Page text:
How Does a School District Work?
How School District Leadership is Organized
- School Board - Elected by voters to set goals, conduct strategic planning, hire and oversee the superintendent, adopt the school district budget and create policy.
- Superintendent - Hired by the school board to manage the school district.
- Principal - Reports to the superintendent. Manages staff and student body and day-to-day operations of the school.
- Teachers - Report to the principal.
Be An Active Citizen At School Board Meetings
You can help set policies in your school district by communicating your thoughts to your school board members.
- Get an agenda Agendas are made public at least 24 hours ahead of the school board meeting. You may find the agenda on the school district website.
- Arrange to speak at a board meeting. Regular school board meetings usually include opportunities for public comment. Many boards provide a sign-up sheet near the entrance to the board room.
- Represent a community group to the school board. Report board actions to your group.
- Look for meeting broadcasts on cable TV, or ask the district office if there is an e-mail list for people interested in school board news.
- Write or phone your school board representative to make your opinions known.
All school board meetings are open to the public except when the topic is a real estate transaction, personnel matter, pending litigation, contract negotiations, or a formal hearing.
School Board Basics
School board members are also called directors. There are five members on a school board except in the state's largest district, Seattle Public Schools, where the board has seven members.
School Board Members:
- Are elected by the voters in each school district every other year (in odd-numbered years).
- Serve staggered terms. Not all positions are open every election.
- Are paid a small daily fee in some districts, while directors in other districts receive only reimbursement for expenses. This is determined by board policy.
- May be elected "at large," or be elected from specific neighborhoods within a district. Each director represents the interests of students in the whole district.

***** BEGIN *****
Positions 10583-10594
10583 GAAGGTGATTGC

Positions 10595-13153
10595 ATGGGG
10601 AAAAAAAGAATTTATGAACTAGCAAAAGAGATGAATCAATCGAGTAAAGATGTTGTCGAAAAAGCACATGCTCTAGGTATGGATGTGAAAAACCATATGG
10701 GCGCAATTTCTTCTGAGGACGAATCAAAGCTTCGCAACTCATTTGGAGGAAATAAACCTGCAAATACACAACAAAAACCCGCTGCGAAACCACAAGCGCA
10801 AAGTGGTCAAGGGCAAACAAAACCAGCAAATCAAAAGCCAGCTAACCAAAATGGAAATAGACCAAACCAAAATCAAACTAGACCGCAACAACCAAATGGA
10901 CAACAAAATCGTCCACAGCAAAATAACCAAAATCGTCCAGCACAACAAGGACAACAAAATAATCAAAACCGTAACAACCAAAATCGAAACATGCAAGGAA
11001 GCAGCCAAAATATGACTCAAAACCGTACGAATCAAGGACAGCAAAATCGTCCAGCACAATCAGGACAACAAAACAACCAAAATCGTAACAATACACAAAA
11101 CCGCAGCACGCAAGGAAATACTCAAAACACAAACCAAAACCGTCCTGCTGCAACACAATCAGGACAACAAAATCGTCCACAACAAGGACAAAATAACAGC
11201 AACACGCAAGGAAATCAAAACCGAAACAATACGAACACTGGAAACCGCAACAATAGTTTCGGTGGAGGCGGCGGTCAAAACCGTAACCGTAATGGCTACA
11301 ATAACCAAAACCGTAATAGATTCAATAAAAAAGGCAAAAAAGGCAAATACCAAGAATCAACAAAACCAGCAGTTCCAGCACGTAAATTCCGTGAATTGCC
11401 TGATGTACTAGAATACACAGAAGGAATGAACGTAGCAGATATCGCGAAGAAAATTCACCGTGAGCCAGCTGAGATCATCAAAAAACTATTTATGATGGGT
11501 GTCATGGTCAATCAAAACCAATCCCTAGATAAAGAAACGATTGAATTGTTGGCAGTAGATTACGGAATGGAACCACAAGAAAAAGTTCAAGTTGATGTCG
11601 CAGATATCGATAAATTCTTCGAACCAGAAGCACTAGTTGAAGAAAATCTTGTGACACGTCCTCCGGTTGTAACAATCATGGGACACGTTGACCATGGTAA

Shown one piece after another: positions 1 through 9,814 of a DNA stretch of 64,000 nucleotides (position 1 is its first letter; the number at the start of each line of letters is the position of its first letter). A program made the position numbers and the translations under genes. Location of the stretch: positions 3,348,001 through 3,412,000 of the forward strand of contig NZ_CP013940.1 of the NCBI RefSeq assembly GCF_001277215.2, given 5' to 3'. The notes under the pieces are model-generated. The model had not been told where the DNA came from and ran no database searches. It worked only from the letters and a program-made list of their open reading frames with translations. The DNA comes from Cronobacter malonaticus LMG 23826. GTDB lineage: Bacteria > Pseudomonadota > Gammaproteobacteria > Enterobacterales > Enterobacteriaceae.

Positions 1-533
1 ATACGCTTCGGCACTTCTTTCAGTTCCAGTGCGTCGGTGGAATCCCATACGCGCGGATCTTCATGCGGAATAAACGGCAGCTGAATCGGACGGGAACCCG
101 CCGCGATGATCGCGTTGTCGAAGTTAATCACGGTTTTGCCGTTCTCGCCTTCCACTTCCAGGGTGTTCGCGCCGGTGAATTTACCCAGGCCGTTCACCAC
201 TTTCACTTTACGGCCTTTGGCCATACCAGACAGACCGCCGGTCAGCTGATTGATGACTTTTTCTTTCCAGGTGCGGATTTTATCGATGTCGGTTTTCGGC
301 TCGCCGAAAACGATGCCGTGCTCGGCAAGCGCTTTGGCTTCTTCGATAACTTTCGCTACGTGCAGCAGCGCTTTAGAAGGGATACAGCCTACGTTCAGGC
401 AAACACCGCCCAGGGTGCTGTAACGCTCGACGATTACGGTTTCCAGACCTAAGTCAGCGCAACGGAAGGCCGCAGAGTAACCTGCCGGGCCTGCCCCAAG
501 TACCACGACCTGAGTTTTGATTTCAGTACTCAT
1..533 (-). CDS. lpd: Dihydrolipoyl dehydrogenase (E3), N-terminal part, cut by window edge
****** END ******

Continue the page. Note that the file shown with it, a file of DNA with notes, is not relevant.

- Serve four-year terms (except in Spokane, Tacoma, and Everett, where board members serve six-year terms.)
- Creating a vision and setting goals for the school district
- Strategic planning
- Hiring the superintendent
- Overall policymaking and oversight
- Approving and monitoring the district's budget and education plans
- Representing voters of their community
Who Can Be A School Board Member?
A school director position is open to any person who is a registered voter in the school district. The candidate must file financial disclosures and win the school board election.
Teachers, Principals and Other Staff Members
The first person you meet at school is likely to be your child's teacher, the person most directly involved in your child's education. Classroom teachers instruct and evaluate students to help them meet academic standards.
The teachers' supervisor is the school principal, whose role includes: managing day-to-day operations of the school and all its financial and human resources, providing staff development to increase student performance, evaluating school staff and programs, and building relationships with parents and the community. As a parent, you are welcome to meet with your student's principal.
School staff may also include assistant principals, a school secretary, teachers' aides, librarians, counselors, family support workers and bilingual aides.
Most teachers and many other school district employees belong to labor unions. Unions negotiate with the school board to create contracts that outline working conditions and pay and set the calendar for school days and school vacations. Employees must be hired or dismissed according to contract provisions.
School District Finance
School district finance is a complicated subject, because money comes from a variety of sources and usually can only be spent for designated purposes. For example, if a school district's voters approve a levy to remodel classrooms, the school board cannot decide to use that money to pay for textbooks or teacher salaries.
The school board approves where the superintendent and staff will spend the district's money. How a school board allocates funds tells you what the board values most. Understanding school district spending can give you insight into what happens in your school district, which will help you make well-informed suggestions to your school board representatives.
Where Do School Districts Get Their Money?
- 70% from the state
- 10% federal funds for special programs
- 16% local property taxes as approved by voters
- 4% other sources such as state, federal or private grants
Who Decides How To Spend It?
- The school board chooses goals and priorities.
- The superintendent and staff make a budget.
- The school board approves the budget and monitors spending.
- Voters influence the process through the people they elect to the school board.
What Is A Levy?
A levy is local funding used to pay school district expenses. Property owners pay a share based on the value of their real estate. The money may be used for maintenance and operations, capital expenses or transportation.
What Is A Bond Issue?
A bond issue is a method for a school district to borrow money. It must be approved by voters, whose property taxes will repay the loan with interest.